I hope I’m not making myself out to be a tennis expert. I very rarely play and Wimbledon is the only tournament I follow. So I can hardly claim to take the experience too seriously. In fact, at one moment on Saturday, I thought YKW and I would be thrown at. At a quiet lull in the match, someone called out (as they do) “Come on Justine!” and then someone else replied “Come on Amelie!” at which point YKW called out “Come on Henman!”. The serious couple to his right tutted audibly. At the next lull, when the “Come on Justine!” started up again, I called out “Come on Eileen!” to which the French lady to my left leaned towards me and said “It is pronounced Ah-Meh-Lee”. Obviously, Dexy’s Midnight Runners didn’t make it to France.

After the three-set match and the presentation of the gold shield, YKW and I decided to go home rather than stay for the mixed doubles. Well, we had important stuff to do (i.e. we had to be back in time for the Doctor Who series finale). So I missed seeing Venus Williams play live. And Andy Ram – the first Israeli player to win an ATP event. Instead, I sat on the sofa with YKW and Scrappino and I blubbered like a baby as Rose and the Doctor were parted forever. Now who's the big kid??

Wednesday, July 05, 2006

...I just couldn't stay away...

As Elton John once sang, the bitch is back. (He also sang Candle in the Wind, but that’s not really the point).

You will no doubt have noticed that there has been a rather lengthy hiatus here at suburban hymns. I apologise to all (both?) readers who have checked in on a regular basis only to find that I’ve not updated since April 8th. If it’s any consolation, I do feel very guilty about this and I feel I should explain.

Firstly, I blame You Know Who. It’s a case of being careful what you wish for. I wittered on for a whole year about my dating fiascos, meeting rubbish blokes and bemoaning my lot as a singleton. And then unexpectedly, out of nowhere (well, not exactly nowhere, out of North London) this rather lovely chap appeared and buggered up my entire shtick. So I found myself happy and settled with nothing much to moan about and the whole slant of this blog was suddenly out of kilter. Bloody men. You just can’t blog with ‘em. (Though, in case you’re wondering, it’s all going rather well. I will change a habit of a life time and leave the personal information at that).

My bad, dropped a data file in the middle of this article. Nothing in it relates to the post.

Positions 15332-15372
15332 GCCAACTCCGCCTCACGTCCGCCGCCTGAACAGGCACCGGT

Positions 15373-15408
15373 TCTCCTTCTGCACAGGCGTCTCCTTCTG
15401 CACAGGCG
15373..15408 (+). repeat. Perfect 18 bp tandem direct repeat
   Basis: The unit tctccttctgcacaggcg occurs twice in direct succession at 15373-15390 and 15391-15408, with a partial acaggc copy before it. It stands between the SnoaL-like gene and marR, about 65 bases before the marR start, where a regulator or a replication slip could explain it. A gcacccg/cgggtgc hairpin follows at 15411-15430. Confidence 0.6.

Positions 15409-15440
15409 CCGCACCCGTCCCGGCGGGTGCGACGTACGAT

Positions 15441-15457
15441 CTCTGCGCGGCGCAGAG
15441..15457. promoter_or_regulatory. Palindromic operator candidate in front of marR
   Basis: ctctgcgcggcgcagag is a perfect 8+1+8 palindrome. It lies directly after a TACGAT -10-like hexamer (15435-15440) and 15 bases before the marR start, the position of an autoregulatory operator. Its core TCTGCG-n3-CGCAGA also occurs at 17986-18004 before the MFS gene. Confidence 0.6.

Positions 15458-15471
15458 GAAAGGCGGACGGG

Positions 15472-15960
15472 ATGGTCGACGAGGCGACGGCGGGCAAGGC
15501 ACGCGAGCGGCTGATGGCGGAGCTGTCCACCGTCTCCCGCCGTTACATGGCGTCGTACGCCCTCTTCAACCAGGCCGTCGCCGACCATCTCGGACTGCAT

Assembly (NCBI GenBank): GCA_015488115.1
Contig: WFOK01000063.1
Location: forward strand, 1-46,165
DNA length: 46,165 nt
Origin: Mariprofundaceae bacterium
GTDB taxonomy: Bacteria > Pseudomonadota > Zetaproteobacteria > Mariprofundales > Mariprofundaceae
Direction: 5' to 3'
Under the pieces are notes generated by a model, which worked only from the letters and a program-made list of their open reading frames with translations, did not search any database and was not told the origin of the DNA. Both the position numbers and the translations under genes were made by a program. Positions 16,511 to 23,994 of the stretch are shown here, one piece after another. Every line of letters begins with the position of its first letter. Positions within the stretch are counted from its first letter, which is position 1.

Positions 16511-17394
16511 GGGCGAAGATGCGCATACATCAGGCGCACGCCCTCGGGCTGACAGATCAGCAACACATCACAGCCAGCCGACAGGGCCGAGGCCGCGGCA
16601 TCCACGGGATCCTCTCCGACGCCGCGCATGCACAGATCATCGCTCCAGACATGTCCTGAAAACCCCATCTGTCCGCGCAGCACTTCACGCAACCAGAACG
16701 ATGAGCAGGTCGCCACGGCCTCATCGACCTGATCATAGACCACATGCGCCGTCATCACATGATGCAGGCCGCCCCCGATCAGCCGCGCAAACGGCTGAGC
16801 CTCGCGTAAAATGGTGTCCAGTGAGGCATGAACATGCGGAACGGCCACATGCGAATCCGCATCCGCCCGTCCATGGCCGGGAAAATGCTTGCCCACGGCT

Secondly, I have been writing elsewhere. Not on-line, but in private. A first for me. I am normally one to scatter my creativity with abandon, showering anyone who’ll listen with my latest offerings. But I’ve taken a rather large writing project on that I’m trying to keep under wraps until it’s finished. So the blog had to take a back seat while I concentrated on that. For a while at least.

Thirdly, there’s the World Cup. I’ve been totally hooked. If you’d told me six months ago that I would watch every game in the entire competition I’d have laughed in your face. But that was before I factored in YKW being a football fanatic and Scrappino catching the footie bug from his friends. The result has been a soccer-fest of ridiculous proportions. There are three wall charts in my flat which Scrappino has lovingly filled in, listing every game, the teams, the scores, even the penalty shoot-out results. I even considered joining in the jingoistic fervour of the nation by investing in a St George Cross flag for my car. But I drive a Skoda and I was worried that the weight might tip the balance and topple the car over. (You can tell it’s been a while – I’m making Skoda gags).

It goes without saying that I’ve been supporting the English team (much good it did them). But I’ve taken an interest in the other matches too. Only, like most Jewish viewers, every match had to be viewed from the perspective of how each of the countries has treated the Jews. This is not as easy at it sounds. Obviously, we all cheered when Germany lost. But some of the fixtures posed very difficult dilemmas. Ukraine versus Iran was a tricky one. Talk about a rock and a hard place. I mean, who do we want to lose more?? Or Saudi Arabia versus Croatia? The commentators were no help. Filling the half time discussion with their views on goal defence strategies without a single mention of the Arab boycott or the massacre of 1942. How is a girl to know who to support??

Meanwhile, the sporting bug reached Scrappino’s school just in time for the annual Sports Day. Scrappino came home today with two stickers on his t-shirt – both with a rosette and “2nd” printed on them. He’d come second in two races. One was the running race. I congratulated him on his success but he admitted that he’d not been in a very difficult line-up. Just him, Sam and five girls. “So Sam won then?” I asked. “No, Natasha did” he replied. The other was the sack race. I resisted the urge to praise him for being so good in the sack. “I’ll keep that one for the blog”, I thought.

And so I did.

It’s good to be back.

Saturday, April 08, 2006

all work and no blog...

Apologies for the long silence. It’s good to be back.

While I’ve not been blogging, I have been:

1. Listening: to Sophie Solomon’s new album Poison Sweet Madeira. Fabulous. I saw her recently at the Barbican. You can read about it here. But before you do, I have a confession to make. YKW (“you know who” is becoming too tedious to spell out in full) read the post and thought that I’d over-egged my cultural credentials somewhat. He has a point (he’s always right…) since I didn’t admit that we only actually stayed for the first half of the concert. Well, Sophie played before the interval, and the second half was all a bit too Radio 3 for my liking. So we bought a cornetto and went home.